Jimi Hendrix: Songs for Groovy Children; The Fillmore East Concerts (Sony)

 |   |  2 min read

Jimi Hendrix: Songs for Groovy Children; The Fillmore East Concerts (Sony)
The Jimi Industry shows little sign of slowing down and since Eddie Kramer – his longtime engineer and designated producer of posthumous albums – announced the vaults of studio recordings were now emptied, attention has turned to releasing live sets.

And lord knows there were enough of those in his short lifetime.

Many of course have been released (about 30, some multidisc sets)

And it's worth noting that while this five CD/eight vinyl albums box collects his four sets with his new group Band of Gypsys (bassist Billy Cox, drummer Buddy Miles) at the Fillmore East on New Year's Eve and New Year's Day 1969/70, quite a few songs will already be in Hendrix' fans collections on various albums.

In fact, a quick scan suggests perhaps fewer than a dozen are previously unreleased although a few others appear in their entirety.

What this does have the benefit of is that these concerts are now presented in their mostly unedited (but remastered) state, and of course we are hearing Hendrix and band become more confident about the new material like Earth Blues and his favourite Hear My Train A Comin' over the four shows.

71AlUxSEYUL._SL1500_Few serious Hendrix fans can get excited about Buddy Miles' songs such as the soul-funk Changes which seemed like a throwback when the leader was moving forward, but Hendrix whips out wah-wah and shoves them up a notch.

The concerts' centrepiece on three nights (early up at one) was Machine Gun which is stretched and pulled in different ways every time.

And that is why Hendrix fans still line up for these sets, just as a jazz fan will want to hear every concert by John Coltrane.

Hendrix brought a different mood and approach every time and even when you think he might go through the motions, for example Foxey Lady or Purple Haze at the end of set, he still managed to find something new in them. Even though he had tired of them some time previous.

And yes, some of this suffers from the usual problems of live concerts where there are limp passages where everything gets stripped down to bits of noodling not-much and far too much cheerleading by Miles. 

Given the season, Hendrix also has a little fun (a furiously distorted Auld Lang Syne as the New Years comes in) and throws in a reference to Cream's Sunshine of Your Love (which he enjoyed playing) on the 17 minute improvised Stone Free (with a drum solo!).

You just wish for a Mitch Mitchell or a Ginger Baker to be there pushing Hendrix further rather than the rock solid but serviceable Buddy Miles who makes odd and uncalled for vocal contributions sometimes.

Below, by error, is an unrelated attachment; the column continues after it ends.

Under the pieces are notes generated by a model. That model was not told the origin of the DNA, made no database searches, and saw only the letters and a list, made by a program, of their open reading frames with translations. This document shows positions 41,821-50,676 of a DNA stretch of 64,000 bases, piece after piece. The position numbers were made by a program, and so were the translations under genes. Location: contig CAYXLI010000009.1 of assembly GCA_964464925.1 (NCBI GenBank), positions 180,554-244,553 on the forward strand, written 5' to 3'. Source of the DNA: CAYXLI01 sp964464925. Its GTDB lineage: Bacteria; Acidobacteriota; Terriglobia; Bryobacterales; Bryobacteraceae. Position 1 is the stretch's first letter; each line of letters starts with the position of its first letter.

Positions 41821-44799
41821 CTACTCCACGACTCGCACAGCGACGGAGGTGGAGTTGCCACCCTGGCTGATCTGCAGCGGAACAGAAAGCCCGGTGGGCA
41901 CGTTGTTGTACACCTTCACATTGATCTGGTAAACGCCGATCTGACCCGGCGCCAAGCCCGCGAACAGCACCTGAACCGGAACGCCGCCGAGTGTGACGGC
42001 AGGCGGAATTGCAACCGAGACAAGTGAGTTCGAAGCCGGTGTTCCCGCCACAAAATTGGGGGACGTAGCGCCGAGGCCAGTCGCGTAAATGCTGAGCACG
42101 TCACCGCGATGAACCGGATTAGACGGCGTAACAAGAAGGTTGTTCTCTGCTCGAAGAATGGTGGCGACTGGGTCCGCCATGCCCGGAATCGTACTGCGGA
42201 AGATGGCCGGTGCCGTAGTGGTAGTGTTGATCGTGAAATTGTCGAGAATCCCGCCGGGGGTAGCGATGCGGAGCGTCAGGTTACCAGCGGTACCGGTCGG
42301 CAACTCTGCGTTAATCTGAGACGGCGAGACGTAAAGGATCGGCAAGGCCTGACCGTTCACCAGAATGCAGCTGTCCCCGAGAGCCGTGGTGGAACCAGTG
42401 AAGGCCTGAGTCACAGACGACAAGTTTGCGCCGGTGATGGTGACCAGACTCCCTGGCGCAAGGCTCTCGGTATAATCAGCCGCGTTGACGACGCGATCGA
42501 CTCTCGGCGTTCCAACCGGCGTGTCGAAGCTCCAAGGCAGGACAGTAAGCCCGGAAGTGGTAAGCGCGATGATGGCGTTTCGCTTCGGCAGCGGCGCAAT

This is a lot of live Hendrix, even for those who have a wedge of it on their shelves . . . but it seems there is an insatiable market for this guitar genius, rock improviser and unique talent.

Even if you have very little live Jimi this will probably be too much for you, but here's why people still love hearing him half a century later.

You can hear Songs for Groovy Children at Spotify here

There is a lot about Jimi Hendrix at Elsewhere starting here.

Share It

Your Comments

post a comment

More from this section   Music articles index

Richard Thompson: Sweet Warrior (Southbound)

Richard Thompson: Sweet Warrior (Southbound)

At the time of Richard Thompson's excellent Rumour and Sigh album in '97 I decided I'd had enough of hearing how he was a cult figure whose albums never sold: so I did an interview with him (he had... > Read more

The Ruby Suns: Christopher (Sub Pop)

The Ruby Suns: Christopher (Sub Pop)

While in some parts of the Unknown Mortal Orchestra album they embrace a whiff of gentle psychedelia (and has no one noticed McCartney melodies in their mix?), this is a territory which the Ruby... > Read more

Elsewhere at Elsewhere

DubXanne: The Police in Dub (Echo Beach/Yellow Eye)

DubXanne: The Police in Dub (Echo Beach/Yellow Eye)

This is how I like my Police. Without Sting. As with that yelping guy in Yes and few others, I find Sting's voice very hard to take. Although I concede that when I consider their album sales... > Read more

Singapore: A cheap treat

Singapore: A cheap treat

Singapore is awash with cheap eats and fine dining. From the outdoor restaurants in Chinatown and Little India to the exquisitely presented fine cuisine at the Zhang Jin Jei-designed My Humble... > Read more